As an ASX 200 blue chip, many ASX dividend investors ownÂ Wesfarmers Ltd (ASX: WES) shares for income. Over the past few years, this would have proven rather successful.Â Â
After a big hit to its shareholder payouts in 2020 (thanks to the pandemic), Wesfarmers has been steadily bringing back its dividends since. In 2021, the company doled out payments worth $1.78 per share, up from $1.70 in 2020. And last year, the company upped them to $1.80 per share.
But is Wesfarmers really a safe ASX share to buy for income?
What makes an ASX 200 share ‘safe’?
Well, let’s clear this up right away. No ASX share is truly ‘safe’ from an income perspective. Regardless of its history, no company is under any sort of obligation to pay out dividends. And if a company doesn’t have enough cash to comfortably afford a dividend, paying out one could even inflict long-term damage.
Saying that, we usually find that top-quality companies can consistently afford to pay out rising dividends to investors over time. So is Wesfarmers one of those gems?
Well, it certainly has been. Wesfarmers has paid out fairly consistent dividends for decades. Despite the ravages of the pandemic, the company still forked out a decent, if trimmed dividend in 2020.
Wesfarmers is a company with fingers in many pies. It owns the dominant retailers Kmart, OfficeWorks and Bunnings, as well as dozens of other businesses outside the retail sector. These include mines, clothing, chemicals and fertilisers, amongst others.
However, Bunnings is still Wesfarmers’ primary breadwinner, contributing more than 60% of the company’s total earnings before tax in FY2022.Â Â
Although its many businesses give the company a somewhat diversified earnings base from which to draw dividends, the lion’s share still comes from Bunnings alone. If Bunnings’ profits hit the skids, it’s likely that Wesfarmers’ dividends would too.
Are Wesfarmers’ dividends maxed out?
Additionally, Wesfarmers’ finances are starting to look a little stretched by its current dividend policy. The company reported a total of $2.08 in earnings per share (EPS) over FY2022. Of that $2.08, the company paid out $1.80 in dividends per share, which is a payout ratio of 86.54%.
That doesn’t leave a lot of wiggle room to keep its dividends at the current levels if the company does experience a future drop in earnings.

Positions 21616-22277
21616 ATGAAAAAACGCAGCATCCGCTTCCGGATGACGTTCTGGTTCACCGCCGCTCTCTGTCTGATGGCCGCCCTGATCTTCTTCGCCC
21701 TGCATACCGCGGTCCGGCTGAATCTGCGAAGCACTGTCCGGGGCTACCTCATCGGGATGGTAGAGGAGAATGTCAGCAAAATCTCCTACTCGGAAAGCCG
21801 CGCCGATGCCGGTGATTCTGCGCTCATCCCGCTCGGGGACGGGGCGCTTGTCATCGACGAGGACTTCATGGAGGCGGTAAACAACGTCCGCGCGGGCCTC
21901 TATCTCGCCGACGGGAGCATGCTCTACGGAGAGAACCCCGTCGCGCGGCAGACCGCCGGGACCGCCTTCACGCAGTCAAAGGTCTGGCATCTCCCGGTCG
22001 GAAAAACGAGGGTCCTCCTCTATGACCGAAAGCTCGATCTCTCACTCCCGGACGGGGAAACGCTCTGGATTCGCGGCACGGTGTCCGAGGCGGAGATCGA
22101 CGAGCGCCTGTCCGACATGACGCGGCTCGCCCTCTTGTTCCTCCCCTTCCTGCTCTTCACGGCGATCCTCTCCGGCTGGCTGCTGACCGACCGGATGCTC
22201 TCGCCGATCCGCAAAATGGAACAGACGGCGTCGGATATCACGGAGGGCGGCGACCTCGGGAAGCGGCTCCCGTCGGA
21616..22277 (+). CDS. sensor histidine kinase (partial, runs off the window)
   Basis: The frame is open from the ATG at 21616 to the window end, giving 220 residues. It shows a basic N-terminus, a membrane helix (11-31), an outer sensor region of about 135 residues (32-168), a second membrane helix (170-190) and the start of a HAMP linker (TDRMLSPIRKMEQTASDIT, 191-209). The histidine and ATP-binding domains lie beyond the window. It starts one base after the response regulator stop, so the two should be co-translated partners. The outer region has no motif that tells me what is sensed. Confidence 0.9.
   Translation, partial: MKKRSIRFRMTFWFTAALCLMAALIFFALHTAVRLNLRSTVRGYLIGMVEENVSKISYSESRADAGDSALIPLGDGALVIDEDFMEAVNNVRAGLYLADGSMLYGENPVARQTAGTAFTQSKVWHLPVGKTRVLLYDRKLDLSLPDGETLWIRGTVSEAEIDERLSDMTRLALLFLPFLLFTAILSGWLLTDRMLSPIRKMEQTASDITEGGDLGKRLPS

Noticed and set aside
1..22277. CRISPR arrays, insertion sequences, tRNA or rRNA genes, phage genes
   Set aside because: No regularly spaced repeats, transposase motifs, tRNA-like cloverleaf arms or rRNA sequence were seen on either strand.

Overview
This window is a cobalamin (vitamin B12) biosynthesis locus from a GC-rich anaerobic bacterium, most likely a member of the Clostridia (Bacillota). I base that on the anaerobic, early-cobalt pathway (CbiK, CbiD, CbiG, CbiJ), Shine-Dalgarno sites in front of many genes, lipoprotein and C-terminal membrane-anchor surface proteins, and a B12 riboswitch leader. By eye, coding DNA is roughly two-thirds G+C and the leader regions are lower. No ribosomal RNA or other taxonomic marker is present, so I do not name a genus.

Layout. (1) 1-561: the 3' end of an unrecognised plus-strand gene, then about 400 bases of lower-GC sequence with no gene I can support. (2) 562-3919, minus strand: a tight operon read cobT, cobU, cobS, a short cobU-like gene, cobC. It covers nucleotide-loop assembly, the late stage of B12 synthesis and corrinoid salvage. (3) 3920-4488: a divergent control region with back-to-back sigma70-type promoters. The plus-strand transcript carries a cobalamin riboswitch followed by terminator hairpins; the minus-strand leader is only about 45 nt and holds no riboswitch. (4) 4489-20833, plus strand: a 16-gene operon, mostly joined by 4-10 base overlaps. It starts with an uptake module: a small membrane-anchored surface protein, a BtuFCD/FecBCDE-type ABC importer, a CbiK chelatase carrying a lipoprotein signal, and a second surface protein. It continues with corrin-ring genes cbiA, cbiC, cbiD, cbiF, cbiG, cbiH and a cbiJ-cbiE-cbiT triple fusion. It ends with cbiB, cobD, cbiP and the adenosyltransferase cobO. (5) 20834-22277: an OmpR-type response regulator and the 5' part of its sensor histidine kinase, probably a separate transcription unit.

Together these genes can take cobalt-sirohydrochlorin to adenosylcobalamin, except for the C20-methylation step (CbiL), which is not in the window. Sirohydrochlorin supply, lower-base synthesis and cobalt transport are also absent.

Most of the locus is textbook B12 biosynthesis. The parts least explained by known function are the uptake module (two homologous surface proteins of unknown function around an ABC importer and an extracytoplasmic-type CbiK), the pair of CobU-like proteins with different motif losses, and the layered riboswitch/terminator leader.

So all in all, Wesfarmers can be described as a solid dividend payer on the ASX 200 today. However, I would not describe it as safe, or even approaching safe. If we see a recession this year, there’s a real chance Wesfarmers could be forced to trim its dividends.
But that doesn’t mean Wesfarmers is a bad investment. Many companies cut back on dividends when their profits go through a downturn, which is arguably the prudent thing to do. And Wesfarmers has delivered some pretty impressive returns over its long history as an ASX share:
If you want truly safe income, a savings account or term deposit is the right place to look, not the share market.
At the current Wesfarmers share price, this ASX 200 blue chip has a trailing dividend yield of 3.69%.
The post Is Wesfarmers a ‘safe’ ASX 200 share to buy for dividends? appeared first on The Motley Fool Australia.
You beat inflation buying stocks that pay the biggest dividends right? Sorry, you could be falling into a ‘dividend trap’…
Mammoth dividend yields may look good on the surface… But just because a company is writing big cheques now, doesn’t mean it’ll always be the case. Right now, ‘dividend traps’ are ready to catch unwary investors as they race to income stocks to fight inflation.
This FREE report reveals 3 stocks not only boasting sustainable dividends but that also have strong potential for massive long term returns…
*Returns as of January 5 2023
Motley Fool contributor Sebastian Bowen has positions in Wesfarmers. The Motley Fool Australia’s parent company Motley Fool Holdings Inc. has no position in any of the stocks mentioned. The Motley Fool Australia has positions in and has recommended Wesfarmers. The Motley Fool has a disclosure policy. This article contains general investment advice only (under AFSL 400691). Authorised by Scott Phillips.